The Good Way to Do History

The Allure of the Archives

by Arlette Farge, translated from the French by Thomas Scott-Railton, with a foreword by Natalie Zemon Davis
Yale University Press, 131 pp., $25.00
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© 2013 Artists Rights Society (ARS), New York/VG Bild-Kunst, Bonn
Candida Höfer: BNF Paris XXIII 1998; the reading room at the Bibliothèque Nationale de France in Paris, designed by Henri Labrouste, 1862–1868

Take the title as a provocation: The Allure of the Archives. What, you may ask, could be less alluring in the digital age than an apology for deciphering words scribbled on paper several centuries ago? Even more provocative, Arlette Farge’s book first appeared in French in 1989, two years before the creation of the Web, not to mention all the subsequent technology, from search engines to smartphones, that now might make archival research look outmoded.

Farge, one of France’s finest historians, could not see into the unfathomable future of electronic communication when she wrote her book. She was looking backward into the eighteenth century, and her view was inflected by the debate surrounding the bicentennial of the French Revolution, which was at its height in 1989. Yet her argument for understanding the human condition by studying the traces of it left in archives is now more pertinent than ever. If read from the perspective of twenty-first-century issues, it can be taken as a challenge to some currently accepted wisdom—for example, the following assertions, which appear on talk shows and Op-Ed pages every day:

1. We live in the information age. Misleading. Every age was an age of information, each in its own way. In The Allure of the Archives, as in several of her other books, Farge shows how information traveled through the media of eighteenth-century Paris. Primarily oral but intermixed with printed material such as chapbooks and popular engravings, the flow of talk and images (also, I would add, songs) shaped a collective consciousness that often erupted in violence. Public opinion, Farge argues, existed among the common people, not only at the level of the literate elite, as Jürgen Habermas and his followers maintain.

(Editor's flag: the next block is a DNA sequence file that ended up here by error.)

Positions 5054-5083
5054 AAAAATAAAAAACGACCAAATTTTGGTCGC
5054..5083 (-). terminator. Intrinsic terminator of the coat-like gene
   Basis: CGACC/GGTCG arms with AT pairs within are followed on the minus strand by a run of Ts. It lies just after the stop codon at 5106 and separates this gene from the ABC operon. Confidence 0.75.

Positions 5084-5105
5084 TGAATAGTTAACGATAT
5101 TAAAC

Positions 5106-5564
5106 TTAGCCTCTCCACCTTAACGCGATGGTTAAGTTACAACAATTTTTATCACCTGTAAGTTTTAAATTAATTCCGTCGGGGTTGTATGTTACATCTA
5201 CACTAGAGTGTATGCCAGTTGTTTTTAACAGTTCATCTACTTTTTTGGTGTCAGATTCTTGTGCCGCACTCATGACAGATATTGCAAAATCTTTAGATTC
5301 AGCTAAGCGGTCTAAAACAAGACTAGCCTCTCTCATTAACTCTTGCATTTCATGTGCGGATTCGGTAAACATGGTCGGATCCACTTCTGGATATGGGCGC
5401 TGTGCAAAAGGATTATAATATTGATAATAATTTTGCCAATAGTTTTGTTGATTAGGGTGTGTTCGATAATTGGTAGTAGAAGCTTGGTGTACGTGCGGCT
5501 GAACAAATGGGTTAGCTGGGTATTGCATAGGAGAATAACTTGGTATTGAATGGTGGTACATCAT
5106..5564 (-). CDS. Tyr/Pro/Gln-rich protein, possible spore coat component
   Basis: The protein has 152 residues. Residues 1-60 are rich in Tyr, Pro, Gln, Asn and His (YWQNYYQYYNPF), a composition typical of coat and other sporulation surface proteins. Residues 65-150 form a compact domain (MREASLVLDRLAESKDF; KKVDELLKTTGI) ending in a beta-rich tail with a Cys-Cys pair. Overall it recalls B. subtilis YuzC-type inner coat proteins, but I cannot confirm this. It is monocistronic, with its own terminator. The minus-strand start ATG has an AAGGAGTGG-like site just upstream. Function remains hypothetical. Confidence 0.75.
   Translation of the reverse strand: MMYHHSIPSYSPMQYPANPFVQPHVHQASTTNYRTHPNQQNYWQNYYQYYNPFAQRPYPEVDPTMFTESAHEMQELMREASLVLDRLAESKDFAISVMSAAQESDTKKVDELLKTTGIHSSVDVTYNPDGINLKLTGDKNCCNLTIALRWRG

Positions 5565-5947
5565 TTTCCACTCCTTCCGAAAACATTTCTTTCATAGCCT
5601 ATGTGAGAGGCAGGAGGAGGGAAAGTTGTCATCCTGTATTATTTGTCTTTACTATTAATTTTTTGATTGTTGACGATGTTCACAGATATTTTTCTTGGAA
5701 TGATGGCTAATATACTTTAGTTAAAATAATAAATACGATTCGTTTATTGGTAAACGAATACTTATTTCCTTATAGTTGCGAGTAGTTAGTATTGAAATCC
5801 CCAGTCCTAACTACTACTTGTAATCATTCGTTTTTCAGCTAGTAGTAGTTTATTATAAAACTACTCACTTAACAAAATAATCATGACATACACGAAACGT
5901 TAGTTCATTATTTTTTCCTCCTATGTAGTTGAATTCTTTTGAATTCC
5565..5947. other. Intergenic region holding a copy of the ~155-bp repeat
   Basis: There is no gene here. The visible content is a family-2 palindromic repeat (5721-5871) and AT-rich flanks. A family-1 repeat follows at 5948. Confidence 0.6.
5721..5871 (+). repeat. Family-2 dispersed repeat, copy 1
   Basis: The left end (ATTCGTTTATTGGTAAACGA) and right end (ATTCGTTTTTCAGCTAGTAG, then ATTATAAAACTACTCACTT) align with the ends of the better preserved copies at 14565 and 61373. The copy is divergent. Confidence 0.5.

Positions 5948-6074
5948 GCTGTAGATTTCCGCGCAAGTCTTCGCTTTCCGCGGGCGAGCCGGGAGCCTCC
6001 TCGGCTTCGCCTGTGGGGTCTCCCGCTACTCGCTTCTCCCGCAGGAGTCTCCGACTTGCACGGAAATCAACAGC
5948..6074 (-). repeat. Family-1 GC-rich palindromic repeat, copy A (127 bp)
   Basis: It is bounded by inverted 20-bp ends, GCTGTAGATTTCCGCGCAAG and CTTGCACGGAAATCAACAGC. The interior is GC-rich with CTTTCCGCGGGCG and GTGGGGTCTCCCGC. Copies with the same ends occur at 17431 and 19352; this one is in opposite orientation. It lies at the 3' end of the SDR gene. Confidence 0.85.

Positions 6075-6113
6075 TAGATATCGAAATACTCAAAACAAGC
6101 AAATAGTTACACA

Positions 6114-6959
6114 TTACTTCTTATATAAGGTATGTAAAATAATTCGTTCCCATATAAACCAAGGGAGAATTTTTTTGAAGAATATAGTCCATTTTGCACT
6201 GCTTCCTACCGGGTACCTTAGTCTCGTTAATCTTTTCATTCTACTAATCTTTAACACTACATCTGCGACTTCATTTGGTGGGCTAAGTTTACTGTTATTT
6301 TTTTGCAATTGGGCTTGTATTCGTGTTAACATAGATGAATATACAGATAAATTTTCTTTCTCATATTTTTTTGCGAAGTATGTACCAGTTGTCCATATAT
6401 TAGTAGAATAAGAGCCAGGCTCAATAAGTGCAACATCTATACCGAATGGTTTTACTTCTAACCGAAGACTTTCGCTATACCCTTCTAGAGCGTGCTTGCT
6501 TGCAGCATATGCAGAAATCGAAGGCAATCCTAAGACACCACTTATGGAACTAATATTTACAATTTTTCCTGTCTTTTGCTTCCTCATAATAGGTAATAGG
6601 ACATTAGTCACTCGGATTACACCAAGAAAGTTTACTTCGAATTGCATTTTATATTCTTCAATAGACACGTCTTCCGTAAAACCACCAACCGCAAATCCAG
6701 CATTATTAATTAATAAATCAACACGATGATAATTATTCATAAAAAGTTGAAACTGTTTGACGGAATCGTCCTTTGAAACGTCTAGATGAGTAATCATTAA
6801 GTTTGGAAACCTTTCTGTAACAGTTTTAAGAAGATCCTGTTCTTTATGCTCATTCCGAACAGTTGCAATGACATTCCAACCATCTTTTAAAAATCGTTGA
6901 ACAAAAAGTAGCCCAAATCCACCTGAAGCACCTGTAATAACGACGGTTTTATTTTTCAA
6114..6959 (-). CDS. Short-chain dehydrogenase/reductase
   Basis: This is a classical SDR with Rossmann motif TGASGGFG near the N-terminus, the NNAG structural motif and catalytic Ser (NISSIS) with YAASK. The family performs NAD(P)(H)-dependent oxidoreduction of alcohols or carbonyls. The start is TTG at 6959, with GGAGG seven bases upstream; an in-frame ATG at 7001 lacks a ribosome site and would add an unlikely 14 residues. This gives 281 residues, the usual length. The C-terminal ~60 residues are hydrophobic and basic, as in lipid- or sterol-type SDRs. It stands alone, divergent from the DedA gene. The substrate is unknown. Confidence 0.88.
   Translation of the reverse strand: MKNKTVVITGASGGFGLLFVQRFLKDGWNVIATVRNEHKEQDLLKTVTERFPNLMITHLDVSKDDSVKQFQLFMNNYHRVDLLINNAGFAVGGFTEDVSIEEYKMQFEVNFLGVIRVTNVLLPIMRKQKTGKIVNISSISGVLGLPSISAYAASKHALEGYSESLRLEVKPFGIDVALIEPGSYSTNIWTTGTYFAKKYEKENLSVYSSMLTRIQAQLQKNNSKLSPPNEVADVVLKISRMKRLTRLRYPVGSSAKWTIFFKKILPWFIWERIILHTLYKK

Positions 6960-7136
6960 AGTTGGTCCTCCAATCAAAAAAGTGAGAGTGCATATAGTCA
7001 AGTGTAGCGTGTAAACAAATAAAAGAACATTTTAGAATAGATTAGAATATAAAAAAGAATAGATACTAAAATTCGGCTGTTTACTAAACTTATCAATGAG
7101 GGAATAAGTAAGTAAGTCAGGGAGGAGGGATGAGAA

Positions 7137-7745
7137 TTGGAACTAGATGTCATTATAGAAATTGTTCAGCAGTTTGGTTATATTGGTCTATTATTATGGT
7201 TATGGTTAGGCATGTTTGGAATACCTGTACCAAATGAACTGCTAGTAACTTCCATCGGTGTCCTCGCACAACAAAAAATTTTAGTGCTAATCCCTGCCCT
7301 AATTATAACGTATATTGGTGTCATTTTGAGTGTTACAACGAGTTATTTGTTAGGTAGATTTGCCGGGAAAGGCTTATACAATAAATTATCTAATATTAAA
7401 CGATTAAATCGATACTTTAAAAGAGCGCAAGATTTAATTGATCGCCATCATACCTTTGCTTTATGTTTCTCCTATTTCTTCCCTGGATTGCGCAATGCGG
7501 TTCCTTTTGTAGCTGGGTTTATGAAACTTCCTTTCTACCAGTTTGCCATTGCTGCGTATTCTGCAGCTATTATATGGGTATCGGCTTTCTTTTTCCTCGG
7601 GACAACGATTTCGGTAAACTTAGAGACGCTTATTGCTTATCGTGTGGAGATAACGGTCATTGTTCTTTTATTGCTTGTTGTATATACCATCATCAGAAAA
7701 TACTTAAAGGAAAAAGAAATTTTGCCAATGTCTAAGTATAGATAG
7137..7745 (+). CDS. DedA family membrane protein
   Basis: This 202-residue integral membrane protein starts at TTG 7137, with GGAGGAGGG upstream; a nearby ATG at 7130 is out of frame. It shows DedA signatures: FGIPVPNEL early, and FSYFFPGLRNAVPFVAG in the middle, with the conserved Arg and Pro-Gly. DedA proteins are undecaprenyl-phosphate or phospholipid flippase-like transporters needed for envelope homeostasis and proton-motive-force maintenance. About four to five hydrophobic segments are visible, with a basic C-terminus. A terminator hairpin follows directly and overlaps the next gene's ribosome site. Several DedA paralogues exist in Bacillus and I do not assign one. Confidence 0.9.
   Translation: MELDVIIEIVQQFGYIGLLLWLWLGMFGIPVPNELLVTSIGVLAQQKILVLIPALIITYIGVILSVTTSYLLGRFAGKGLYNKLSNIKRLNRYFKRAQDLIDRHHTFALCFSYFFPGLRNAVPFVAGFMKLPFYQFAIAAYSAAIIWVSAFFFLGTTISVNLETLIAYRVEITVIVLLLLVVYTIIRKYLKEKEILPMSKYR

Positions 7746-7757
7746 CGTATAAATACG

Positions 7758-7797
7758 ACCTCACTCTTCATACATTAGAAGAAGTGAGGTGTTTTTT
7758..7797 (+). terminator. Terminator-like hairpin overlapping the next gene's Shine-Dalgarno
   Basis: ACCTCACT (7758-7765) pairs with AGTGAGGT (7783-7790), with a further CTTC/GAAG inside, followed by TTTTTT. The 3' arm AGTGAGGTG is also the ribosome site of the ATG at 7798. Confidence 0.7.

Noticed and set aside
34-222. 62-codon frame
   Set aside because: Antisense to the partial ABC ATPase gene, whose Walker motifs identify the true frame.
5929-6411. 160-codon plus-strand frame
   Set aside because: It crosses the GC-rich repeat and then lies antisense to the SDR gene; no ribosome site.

But it was not a discourse linked to the Enlightenment. It swept through the streets of Paris in waves of “popular emotions” (“émotions populaires,” or riots) more powerful than anything spread today by Twitter—or rather anything related to the ordinary course of events. Texting and smartphone photography inflamed millions from the moment when the self-immolation of the Tunisian vendor Mohamed Bouazizi on December 17, 2010, ignited the Arab Spring. July 14, 1789, expressed a similar “logic of the crowd,” as Farge put it in an earlier book. The Allure of the Archives teaches that information has always been flammable, even in societies where it operated by word of mouth.

2. All information is available online. False. We have digitized only a small portion of the books in our libraries. According to a well-known but unverifiable estimate by one of Google’s engineers, 129,864,880 different books exist, and Google has digitized over 20 million of them.1 Millions more cannot be located or have disappeared, and most information never made it into books, to say nothing of …

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  1. 1

    See Leonid Taycher, “Books of the world, stand up and be counted! All 129,864,880 of you,” Google Book Search, August 5, 2010.